Funeral held for 10 killed by traffickers in Colombia
The coffins of slain farm workers stand in a row during their funeral in Santa Rosa de Osos in Colombia's Antioquia state on Friday, Nov. 9, 2012. (AP Photo/Luis Benavides)
The Associated Press
Published Friday, November 9, 2012 6:36PM EST
Last Updated Friday, November 9, 2012 6:37PM EST
SANTA ROSA DE OSOS, Colombia -- The families of 10 peasants killed by drug-trafficking paramilitaries buried their loved ones Friday, two days after Colombia's worst massacre in years.
A wake and a service at a cathedral were held for the nine men and one woman slain in the municipality of Santa Rosa de Osos, about 170 miles (275 kilometres) northeast of the capital of Bogota.
Officials say gunmen from a group known as "Los Rastrojos" stormed the "Espana" farm Wednesday when workers were finishing up their day picking fruit. After trying to extort the workers, the gunmen opened fire and tossed a grenade.
"We had never seen a massacre like this," said William Alvarez, a 56-year-old coffee farmer who knew four of the dead labourers. "They were decent, hard-working people."
On Friday, President Juan Manuel Santos vowed to go after those responsible for the massacre.
"Our duty is to chase the criminals of Santa Rosa de Osos," Santos said via his Twitter account. "The Defence Minister is already in the area and we have them in our target."
Authorities had initially offered a $27,500 reward for information leading to the whereabouts of the killers. But after a security council meeting held in Santa Rosa de Oso on Friday, Defence Minister Juan Carlos Pinzon announced that had been raised to $82,500. Security in the area would be doubled to up to 250 policemen and soldiers, he added.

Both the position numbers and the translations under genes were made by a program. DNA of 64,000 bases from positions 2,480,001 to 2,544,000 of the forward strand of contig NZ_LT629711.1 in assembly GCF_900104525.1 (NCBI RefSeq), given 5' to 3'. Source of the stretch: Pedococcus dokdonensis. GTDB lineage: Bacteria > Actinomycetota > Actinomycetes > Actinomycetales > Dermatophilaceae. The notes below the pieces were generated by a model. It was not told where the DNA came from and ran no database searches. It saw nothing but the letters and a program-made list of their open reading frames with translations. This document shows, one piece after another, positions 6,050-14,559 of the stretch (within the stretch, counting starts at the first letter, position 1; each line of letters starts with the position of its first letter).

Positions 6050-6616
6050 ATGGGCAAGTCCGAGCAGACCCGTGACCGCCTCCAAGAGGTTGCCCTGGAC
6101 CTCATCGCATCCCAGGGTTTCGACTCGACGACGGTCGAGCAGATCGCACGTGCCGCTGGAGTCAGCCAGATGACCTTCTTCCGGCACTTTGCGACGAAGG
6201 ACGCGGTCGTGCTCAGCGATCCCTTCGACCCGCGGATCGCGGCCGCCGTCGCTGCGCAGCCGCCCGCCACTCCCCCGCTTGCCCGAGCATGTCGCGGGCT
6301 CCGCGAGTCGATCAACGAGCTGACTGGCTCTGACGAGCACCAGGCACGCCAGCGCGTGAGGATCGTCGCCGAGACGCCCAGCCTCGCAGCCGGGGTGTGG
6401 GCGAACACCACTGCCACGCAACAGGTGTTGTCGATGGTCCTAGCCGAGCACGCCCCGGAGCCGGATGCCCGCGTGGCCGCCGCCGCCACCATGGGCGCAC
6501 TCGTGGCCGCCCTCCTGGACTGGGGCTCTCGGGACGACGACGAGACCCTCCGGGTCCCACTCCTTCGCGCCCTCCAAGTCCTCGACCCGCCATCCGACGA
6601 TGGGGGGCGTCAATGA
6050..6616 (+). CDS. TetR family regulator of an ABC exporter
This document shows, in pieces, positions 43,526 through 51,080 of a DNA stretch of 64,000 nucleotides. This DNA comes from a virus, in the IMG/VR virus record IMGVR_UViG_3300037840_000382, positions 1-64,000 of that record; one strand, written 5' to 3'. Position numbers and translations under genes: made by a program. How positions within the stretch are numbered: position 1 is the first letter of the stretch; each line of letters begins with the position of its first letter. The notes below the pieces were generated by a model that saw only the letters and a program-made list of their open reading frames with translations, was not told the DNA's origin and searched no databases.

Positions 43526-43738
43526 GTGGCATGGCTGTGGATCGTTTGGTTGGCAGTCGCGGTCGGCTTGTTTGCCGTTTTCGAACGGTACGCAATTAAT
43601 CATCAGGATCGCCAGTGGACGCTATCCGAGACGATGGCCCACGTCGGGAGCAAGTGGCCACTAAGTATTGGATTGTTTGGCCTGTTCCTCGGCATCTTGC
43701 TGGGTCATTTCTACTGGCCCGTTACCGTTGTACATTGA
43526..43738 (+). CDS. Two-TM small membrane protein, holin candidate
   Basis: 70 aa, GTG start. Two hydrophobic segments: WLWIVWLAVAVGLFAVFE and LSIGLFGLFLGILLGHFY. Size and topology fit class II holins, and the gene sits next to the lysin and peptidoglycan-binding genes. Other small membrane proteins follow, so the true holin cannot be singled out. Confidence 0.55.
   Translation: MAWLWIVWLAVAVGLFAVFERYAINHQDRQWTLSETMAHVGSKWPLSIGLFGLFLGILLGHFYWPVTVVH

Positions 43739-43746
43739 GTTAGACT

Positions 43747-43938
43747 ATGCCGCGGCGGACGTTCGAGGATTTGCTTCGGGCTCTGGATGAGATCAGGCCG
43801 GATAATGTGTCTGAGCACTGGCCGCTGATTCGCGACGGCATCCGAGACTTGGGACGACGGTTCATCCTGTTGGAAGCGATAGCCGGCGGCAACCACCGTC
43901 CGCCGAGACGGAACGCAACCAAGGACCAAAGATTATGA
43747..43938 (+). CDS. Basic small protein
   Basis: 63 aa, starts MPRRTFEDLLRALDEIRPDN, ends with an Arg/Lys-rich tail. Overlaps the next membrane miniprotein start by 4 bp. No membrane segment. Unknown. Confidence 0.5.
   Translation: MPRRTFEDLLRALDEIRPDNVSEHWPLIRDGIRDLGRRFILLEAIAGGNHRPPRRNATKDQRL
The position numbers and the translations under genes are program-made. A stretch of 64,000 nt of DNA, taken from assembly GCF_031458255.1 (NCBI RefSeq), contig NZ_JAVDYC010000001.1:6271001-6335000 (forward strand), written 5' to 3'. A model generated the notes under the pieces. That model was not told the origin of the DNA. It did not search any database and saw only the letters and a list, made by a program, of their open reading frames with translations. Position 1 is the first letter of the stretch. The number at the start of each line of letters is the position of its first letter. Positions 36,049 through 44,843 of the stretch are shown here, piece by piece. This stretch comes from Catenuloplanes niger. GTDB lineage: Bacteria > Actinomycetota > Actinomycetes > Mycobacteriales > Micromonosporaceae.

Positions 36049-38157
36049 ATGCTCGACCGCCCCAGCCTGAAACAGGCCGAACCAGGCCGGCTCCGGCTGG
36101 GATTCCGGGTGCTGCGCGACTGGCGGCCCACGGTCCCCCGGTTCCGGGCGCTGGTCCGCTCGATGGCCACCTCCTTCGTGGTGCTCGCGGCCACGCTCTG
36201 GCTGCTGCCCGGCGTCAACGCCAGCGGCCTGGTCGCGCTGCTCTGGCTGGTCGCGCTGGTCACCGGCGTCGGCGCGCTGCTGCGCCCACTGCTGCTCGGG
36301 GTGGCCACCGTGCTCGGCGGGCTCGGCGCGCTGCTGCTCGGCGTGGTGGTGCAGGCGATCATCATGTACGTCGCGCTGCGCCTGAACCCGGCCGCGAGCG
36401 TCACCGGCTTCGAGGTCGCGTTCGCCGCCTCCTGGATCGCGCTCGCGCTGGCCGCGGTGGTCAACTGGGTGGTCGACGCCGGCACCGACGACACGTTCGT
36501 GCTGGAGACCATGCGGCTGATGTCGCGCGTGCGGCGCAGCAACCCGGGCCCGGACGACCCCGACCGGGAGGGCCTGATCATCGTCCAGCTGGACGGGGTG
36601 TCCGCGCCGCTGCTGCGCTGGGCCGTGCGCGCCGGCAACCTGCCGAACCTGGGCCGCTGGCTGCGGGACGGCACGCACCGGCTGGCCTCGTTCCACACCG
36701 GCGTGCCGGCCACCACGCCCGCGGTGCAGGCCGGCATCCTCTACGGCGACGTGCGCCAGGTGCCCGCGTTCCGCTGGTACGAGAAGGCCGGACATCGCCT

"We need citizens to come together and tell us quickly what happened," Pinzon said. "We need them to give us information that will lead to the capture of these criminals or any other criminals who belong to these gangs."
The morning funeral procession was led by Sergio Fajardo, governor of the state of Antioquia, who shed tears as he walked into the cathedral for a service attended by more than 500 people. Many more crowded the main square, where a day before about 150 farm workers gathered to seek shelter fearing a new attack.
It was the first major massacre in Colombia since August 2009, when 12 members of the Awa indigenous tribe were killed in the southwestern state of Narino. At the time, a prosecutor investigating the case said the killings had been committed by Los Rastrojos.
The group is a violent offshoot of the Norte del Valle cartel involved in drug trafficking, extortion and murder as it competes with other criminal bands that grew out of far-right militias known as paramilitaries.
Colombian police say the gang, which is thought to have hundreds of members, operates on the Pacific coast and along the border with Venezuela.
Several leaders of the Rastrojos were captured last week in the area and officials are blaming the group for the latest bloodshed.
Antioquia police Gen. David Guzman said the murder investigation was on the right track, but he declined to provide details.
Local officials say the owner of the farm was apparently being extorted by the paramilitary group.
Officials have arrested about 2,600 extortionists so far this year, according to the police anti-kidnapping unit. About 60 per cent of them are common criminals and the rest belong to guerrilla groups or organized criminal gangs.